(Subject Review): Donor cancer transmission in kidney transplantation (Lymphoma, type not specified)

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Adverse Occurrence type: 
MPHO Type: 
Estimated frequency: 
N/A. Literature review of various tumor types: systematic review of donor cancer transmission to kidney recipients up to December 2012 (69 studies included with 104 recipients): renal cancer (n=20), melanoma (n=18), lymphoma (n=15), lung cancer (n=9), sarcoma (n=7), Glioma (n=6), Choricarcinoma (n=5); other cancers (n=24). Please note that the cases have already been published in other studies and are summarized in this review for the outcome parameters: cancer specfic recipient survival, frequencies of metastasis at initial cancer diagnosis, time to cancer diagnosis, treatment modalities.
Time to detection: 
Time from transplantation to cancer detection in months: median-IQR: renal cancer (n=20: 10.5; 3.0-40.0), melanoma (n=18: 10.5; 8.0-16.5), lymphoma (n=15; 4.0; 0.8-7.0), lung cancer (n=9: 13.0; 11.0-17.0), sarcoma (n=7: 19.0; 14.3-20.0), glioma (n=6: 10.0; 10.0-17.0), choricarcinoma (n=5: 1.0; 0.2-3.0); other cancers (n=24: 8.0; 5.5-18.5). Except for glioma all other cancers were not known to implanting team at time of transplantation.
Alerting signals, symptoms, evidence of occurrence: 
Except for time to detection alerting signals and symptoms must be extracted from the original references. At time of diagnosis recipients with metastases were observed in renal cancer in 15% (n=3) cases, in melanoma in 72% (n=13) cases, in lymphoma in 7% (n=1) cases, in lung cancer in 78% (n=7) cases, in sarcoma in 71% (n=5) cases, in glioma in 17% (n=1) cases, in choricarcinoma in 40% (n=2) cases, other cancers in 71% (n=17) cases. Time interval from transplantation to recipient death (number of events; time in months: median; IQR) in renal cancer 3 of 17: 9.0: 6.7-9.5; in melanoma 13 of 18: 12.5; 10.1-17.8; in lung cancer 6 of 9: 25.0; 18.0-37.0; in lymphoma 1 of 15: 1. 1-1.
Demonstration of imputability or root cause: 
N/A. Details must be extracted from original references.
Imputability grade: 
Not Assessable
Groups audience: 
Suggest new keywords: 
Subject review
Living donor
Deceased donor
Kidney transplant
Lymphoma/type not specified
Astrocytoma/glioblastoma multiforme (WHO grade 4)
Renal cell carcinoma
Sarcoma/other or type not specified
Lung cancer/adenocarcinoma
Suggest references: 
Xiao D, Craig JC, Chapman JR, Dominguez-Gil B, Tong A, Wong G. Donor cancer transmission in kidney transplantation: A systematic review. Am J Transplant 2013; 13:2645-2652.
This paper can be used as the basis for several records, dealing with RCC (this one), lung cancer and melanoma, and maybe others. The paper is restricted to kidney recipient. Please check: harm to reciepient should include a mark at renal cell cancer, lymphoma, melanoma, choriocarcinoma, lung cancer, sarcoma. This record can be cloned for lymphoma, melanoma, choriocarcinoma, lung cancer, sarcoma Mike N. This record will be cloned for the 5 requested tumor types (EP)
Expert comments for publication:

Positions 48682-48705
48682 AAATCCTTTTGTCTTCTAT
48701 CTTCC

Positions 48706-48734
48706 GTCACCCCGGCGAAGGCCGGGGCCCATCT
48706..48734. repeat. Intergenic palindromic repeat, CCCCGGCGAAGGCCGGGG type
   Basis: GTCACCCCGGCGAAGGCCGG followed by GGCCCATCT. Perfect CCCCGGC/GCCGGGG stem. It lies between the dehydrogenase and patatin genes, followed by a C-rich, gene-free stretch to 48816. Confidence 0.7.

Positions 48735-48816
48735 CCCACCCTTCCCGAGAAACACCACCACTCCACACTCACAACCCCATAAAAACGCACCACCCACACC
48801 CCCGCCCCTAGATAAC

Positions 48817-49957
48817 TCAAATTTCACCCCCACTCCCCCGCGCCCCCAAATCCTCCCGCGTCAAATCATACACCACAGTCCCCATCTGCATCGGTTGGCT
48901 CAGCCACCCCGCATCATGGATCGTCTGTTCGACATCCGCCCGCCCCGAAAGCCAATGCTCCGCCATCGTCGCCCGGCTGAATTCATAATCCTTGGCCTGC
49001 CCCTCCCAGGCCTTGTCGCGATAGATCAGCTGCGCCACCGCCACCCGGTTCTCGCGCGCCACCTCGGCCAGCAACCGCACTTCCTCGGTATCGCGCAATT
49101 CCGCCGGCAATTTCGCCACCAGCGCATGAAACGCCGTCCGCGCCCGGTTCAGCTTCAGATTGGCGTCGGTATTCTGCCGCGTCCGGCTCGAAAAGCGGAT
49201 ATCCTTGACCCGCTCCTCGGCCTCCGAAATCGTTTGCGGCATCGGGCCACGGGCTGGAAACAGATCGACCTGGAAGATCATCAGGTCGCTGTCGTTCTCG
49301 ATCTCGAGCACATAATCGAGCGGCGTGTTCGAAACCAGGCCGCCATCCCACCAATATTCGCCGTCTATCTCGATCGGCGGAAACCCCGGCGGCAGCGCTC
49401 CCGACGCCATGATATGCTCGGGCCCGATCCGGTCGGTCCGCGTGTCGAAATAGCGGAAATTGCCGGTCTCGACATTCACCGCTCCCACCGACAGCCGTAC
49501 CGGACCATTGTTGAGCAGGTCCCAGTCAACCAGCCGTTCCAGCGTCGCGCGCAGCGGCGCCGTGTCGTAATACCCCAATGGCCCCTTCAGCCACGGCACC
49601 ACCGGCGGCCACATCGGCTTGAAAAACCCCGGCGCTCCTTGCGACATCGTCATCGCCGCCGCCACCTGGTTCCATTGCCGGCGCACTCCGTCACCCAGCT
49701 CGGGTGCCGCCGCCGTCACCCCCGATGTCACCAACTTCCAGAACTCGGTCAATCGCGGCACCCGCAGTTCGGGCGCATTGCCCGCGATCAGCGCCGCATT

The authors conclude with the general consensus that organs from donors with a history of melanoma or lung cancer should be rejected for transplantation but state that their review suggests that use of donor kidneys with a history of small incidental renal cell cancers may be reasonable. Council of Europe recommendations for major tumors reviewed in this article: Renal cell carcinoma (Council of Europe, 2018): To provide a valid assessment, complete tumour resection (R0) prior to transplantation is required for the acceptance of all organs; additionally, tumour-free margins are a prerequisite for transplant of the affected kidney. The contralateral kidney should always be examined for synchronous RCC. RCC < 1 cm (Stage T1a AJCC 8th ed.) and nucleolar grade I/II (Fuhrman grade I/II) can be considered minimal risk for transmission. RCC 1-4 cm (Stage T1a AJCC 8th ed.) and nucleolar grade I/II (Fuhrman grade I/II) are considered low risk. RCC > 4-7 cm (Stage T1b AJCC 8th ed.) and nucleolar grade I/II (Fuhrman grade I/II) are considered intermediate risk. RCC > 7 cm (Stage T2 AJCC 8th ed.) and nucleolar grade I/II (Fuhrman grade I/II) are considered high risk. RCC with extension beyond the kidney (Stages T3 or T4 AJCC 8th ed.) is considered a contraindication to transplant. All RCC with nucleolar grade III/IV (Fuhrman grade III/IV) are considered high risk for transmission. Contralateral kidneys and other organs that are uninvolved by carcinoma are considered to represent minimal risk for transplantation when the RCC in the involved kidney is 4 cm or less and Fuhrman or nucleolar grade I-II. Followup surveillance is recommended. In the case of a donor with a history of renal cell carcinoma, the transmission risk of treated RCC depends on the recurrence-free follow-up period. In general, in the first 5 years after initial diagnosis, risk categories correspond to those stated above (RCC diagnosed during donor procurement) if there is no suspicion of tumour recurrence in the donor. After this time, the risk of advanced stages may decrease. Melanoma: Most recent risk assessment for melanoma (Council of Europe, 2018): donors with active melanoma represent an unacceptable risk for organ donation. Donors with a history of treated melanoma are generally considered to represent a high transmission risk. Opinions vary. The SaBTO/UK states that a superficial spreading melanoma with tumor thickness less than 1.5 mm and with curative surgery and cancer free interval of more than five years is associated with a low transmission risk, although this conclusion is based on a small number of cases. UNOS/DTAC considers all patients with a history of melanoma to represent a high risk for transmission. Lymphoma: Most recent risk assessment for lymphoma (Council of Europe, 2018): donors with active lymphoma are considered to represent an unacceptable risk for tumor transmission. Insufficient data exist at present to discriminate among different lymphoma subtypes. Donors with a history of treated lymphoma after a disease-free interval of 5 to 10 years are assumed to represent a high risk for transmission. Lung cancer: Most recent risk assessment for Lung Cancer (Council of Europe, 2018): Any form of newly diagnosed lung cancer represents an Unacceptable Risk for organ donation. Treated lung cancer is considered to be High Risk, but this may be modified by curative therapy and recurrence-free time with increasing probability of cure. Sarcoma Most recent risk assessment for sarcoma (Council of Europe, 2018): Donors with active sarcoma are considered to represent an unacceptable risk for organ donation regardless of disease stage. Donors with a history of sarcoma are also generally considered to represent unacceptable risks for transmission. After curative therapy and recurrence free survival of more than five years, they are still assumed to be associated with a high risk for transmission. Gastrointestinal stromal tumors are not grouped with other sarcomas and are considered separately. Glioma and Astrocytoma (various WHO grades, in this study only WHO Grade IV considered): (Council of Europe, 2018): Potential donors with pilocytic astrocytoma (WHO grade I) may be considered for organ donation with minimal risk of transmission. Extra-neural metastases from low grade astrocytomas (WHO grade II) are rare, and have been associated with resection and ventriculo-peritoneal shunts. In the absence of these risk factors the donor may be considered minimal risk. Risk may increase with the extent of performed interventions. A complete histological examination of the tumour should be performed so that areas of more aggressive malignancy are ruled out. Since astrocytomas have a tendency to relapse with a histologically higher grade of malignancy, new histological examinations should be performed where relapse occurs to regrade the tumour. If the tumor co-exists with histological areas of greater malignancy or is very invasive locally, it should be considered high grade and will be associated with an increased risk of transmission. Spontaneous extra-neural metastases of anaplastic astrocytomas and glioblastoma multiforme are rare, but have been observed, and occur more frequently when associated with prior surgical treatment and/or ventriculo-peritoneal drainage, or chemo-/radiotherapy. Potential donors with anaplastic astrocytomas (WHO grade III) can be accepted as organ donors. Transmission risk is considered low to intermediate for tumours without any risk factors. Potential donors with glioblastoma multiforme (WHO grade IV) are considered intermediate to high risk for transmission depending on the different national recommendations, which are expected to be adjusted with increasing evidence. The transmission risk is increased (high risk) in all cases with previous interventions such as tumour resection, ventriculo-peritoneal/-atrial drainage and/or cranial chemo-/radiotherapy. Choricarcinoma: Most recent risk assessment for choriocarcinoma (Council of Europe, 2018): Potential donors with recently diagnosed choriocarcinoma represent an Unacceptable Risk for organ donation. Those with a history of choriocarcinoma represent a High or Unacceptable risk for organ donation due to the reported high transmission and mortality rates, depending upon recurrence free time, which is not clearly defined in the literature.